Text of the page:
Branched-chain amino acids (BCAA) are strongly associated with dysregulated glucose and lipid metabolism, but the underlying mechanisms are poorly understood. We report that inhibition of the kinase (BDK) or overexpression of the phosphatase (PPM1K) that regulates branched-chain ketoacid dehydrogenase (BCKDH), the committed step of BCAA catabolism, lowers circulating BCAA, reduces hepatic steatosis, and improves glucose tolerance in the absence of weight loss in Zucker fatty rats. Phosphoproteomics analysis identified ATP-citrate lyase (ACL) as an alternate substrate of BDK and PPM1K. Hepatic overexpression of BDK increased ACL phosphorylation and activated de novo lipogenesis. BDK and PPM1K transcript levels were increased and repressed, respectively, in response to fructose feeding or expression of the ChREBP-β transcription factor. These studies identify BDK and PPM1K as a ChREBP-regulated node that integrates BCAA and lipid metabolism. Moreover, manipulation of the BDK:PPM1K ratio relieves key metabolic disease phenotypes in a genetic model of severe obesity.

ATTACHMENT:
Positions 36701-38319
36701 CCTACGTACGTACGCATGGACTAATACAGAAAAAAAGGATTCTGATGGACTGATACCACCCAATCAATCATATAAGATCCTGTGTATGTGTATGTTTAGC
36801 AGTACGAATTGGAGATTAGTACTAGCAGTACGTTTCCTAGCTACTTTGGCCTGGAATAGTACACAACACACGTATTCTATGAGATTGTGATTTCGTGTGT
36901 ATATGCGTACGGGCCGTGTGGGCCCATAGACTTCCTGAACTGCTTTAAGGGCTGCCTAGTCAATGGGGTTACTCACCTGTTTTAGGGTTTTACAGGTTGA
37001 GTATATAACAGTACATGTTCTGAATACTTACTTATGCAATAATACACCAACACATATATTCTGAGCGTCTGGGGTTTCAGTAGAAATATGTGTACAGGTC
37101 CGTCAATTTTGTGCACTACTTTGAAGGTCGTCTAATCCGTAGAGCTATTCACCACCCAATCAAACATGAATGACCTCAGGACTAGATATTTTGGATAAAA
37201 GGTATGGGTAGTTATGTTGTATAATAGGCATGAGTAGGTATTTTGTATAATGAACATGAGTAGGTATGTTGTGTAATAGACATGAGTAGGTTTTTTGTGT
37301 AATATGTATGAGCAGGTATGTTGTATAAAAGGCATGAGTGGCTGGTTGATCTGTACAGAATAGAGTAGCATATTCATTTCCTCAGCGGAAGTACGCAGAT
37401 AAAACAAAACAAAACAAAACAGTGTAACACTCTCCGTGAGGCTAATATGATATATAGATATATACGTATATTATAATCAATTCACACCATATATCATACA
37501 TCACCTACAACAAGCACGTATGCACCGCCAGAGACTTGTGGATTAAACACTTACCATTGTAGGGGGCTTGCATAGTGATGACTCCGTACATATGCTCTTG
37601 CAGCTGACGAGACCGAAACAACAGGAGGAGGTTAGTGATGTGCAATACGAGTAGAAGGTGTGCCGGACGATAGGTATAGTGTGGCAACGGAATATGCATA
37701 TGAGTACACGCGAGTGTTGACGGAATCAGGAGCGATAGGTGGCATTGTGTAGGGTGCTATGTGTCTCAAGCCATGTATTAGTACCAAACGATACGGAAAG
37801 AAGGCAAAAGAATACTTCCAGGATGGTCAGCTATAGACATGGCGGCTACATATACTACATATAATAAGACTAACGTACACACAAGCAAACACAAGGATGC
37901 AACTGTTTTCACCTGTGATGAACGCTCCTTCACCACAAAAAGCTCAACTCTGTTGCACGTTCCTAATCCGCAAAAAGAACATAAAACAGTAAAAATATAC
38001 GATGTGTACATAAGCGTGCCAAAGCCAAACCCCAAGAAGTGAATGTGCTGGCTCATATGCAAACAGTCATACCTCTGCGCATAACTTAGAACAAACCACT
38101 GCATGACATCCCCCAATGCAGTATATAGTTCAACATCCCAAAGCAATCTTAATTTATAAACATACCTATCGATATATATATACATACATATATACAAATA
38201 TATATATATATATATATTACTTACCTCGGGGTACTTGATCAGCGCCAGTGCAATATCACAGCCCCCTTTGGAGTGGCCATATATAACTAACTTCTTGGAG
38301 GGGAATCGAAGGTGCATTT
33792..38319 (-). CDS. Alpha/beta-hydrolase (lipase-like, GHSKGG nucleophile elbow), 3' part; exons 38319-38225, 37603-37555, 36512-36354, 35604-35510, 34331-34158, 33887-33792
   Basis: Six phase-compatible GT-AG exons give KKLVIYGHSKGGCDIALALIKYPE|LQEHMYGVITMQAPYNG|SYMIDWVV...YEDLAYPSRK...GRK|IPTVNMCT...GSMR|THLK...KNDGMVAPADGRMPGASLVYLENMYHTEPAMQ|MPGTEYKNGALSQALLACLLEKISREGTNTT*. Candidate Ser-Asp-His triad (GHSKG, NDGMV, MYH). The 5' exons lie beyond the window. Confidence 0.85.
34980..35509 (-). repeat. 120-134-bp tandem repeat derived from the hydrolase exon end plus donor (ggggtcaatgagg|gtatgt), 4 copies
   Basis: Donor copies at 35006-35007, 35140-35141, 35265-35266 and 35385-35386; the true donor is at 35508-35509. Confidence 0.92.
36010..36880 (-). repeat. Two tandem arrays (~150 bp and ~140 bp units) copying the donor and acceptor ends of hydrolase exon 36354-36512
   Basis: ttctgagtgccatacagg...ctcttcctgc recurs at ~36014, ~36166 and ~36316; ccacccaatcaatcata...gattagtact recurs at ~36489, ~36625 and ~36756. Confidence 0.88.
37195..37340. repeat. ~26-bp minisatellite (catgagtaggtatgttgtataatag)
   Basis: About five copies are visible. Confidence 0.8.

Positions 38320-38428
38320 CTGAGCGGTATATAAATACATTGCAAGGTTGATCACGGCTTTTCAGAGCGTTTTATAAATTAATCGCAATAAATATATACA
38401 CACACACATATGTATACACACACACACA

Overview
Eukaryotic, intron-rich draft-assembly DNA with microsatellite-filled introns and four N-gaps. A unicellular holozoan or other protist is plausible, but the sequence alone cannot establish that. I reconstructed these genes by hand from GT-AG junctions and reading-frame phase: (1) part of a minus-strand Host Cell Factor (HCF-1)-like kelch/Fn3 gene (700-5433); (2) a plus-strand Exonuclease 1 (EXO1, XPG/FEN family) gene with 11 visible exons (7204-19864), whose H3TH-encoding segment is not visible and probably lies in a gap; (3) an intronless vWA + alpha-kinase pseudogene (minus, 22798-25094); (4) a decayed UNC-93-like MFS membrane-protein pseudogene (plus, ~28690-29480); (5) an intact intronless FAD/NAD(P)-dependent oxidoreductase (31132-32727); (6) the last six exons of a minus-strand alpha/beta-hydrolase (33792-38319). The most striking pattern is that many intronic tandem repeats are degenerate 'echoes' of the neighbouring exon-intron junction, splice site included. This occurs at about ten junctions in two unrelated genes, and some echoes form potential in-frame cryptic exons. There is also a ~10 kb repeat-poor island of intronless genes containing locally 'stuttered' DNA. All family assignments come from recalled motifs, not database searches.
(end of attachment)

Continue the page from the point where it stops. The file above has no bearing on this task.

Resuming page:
Keywords: ATP-citrate lyase; branched-chain amino acids; diabetes; lipid metabolism; obesity; systems physiology.
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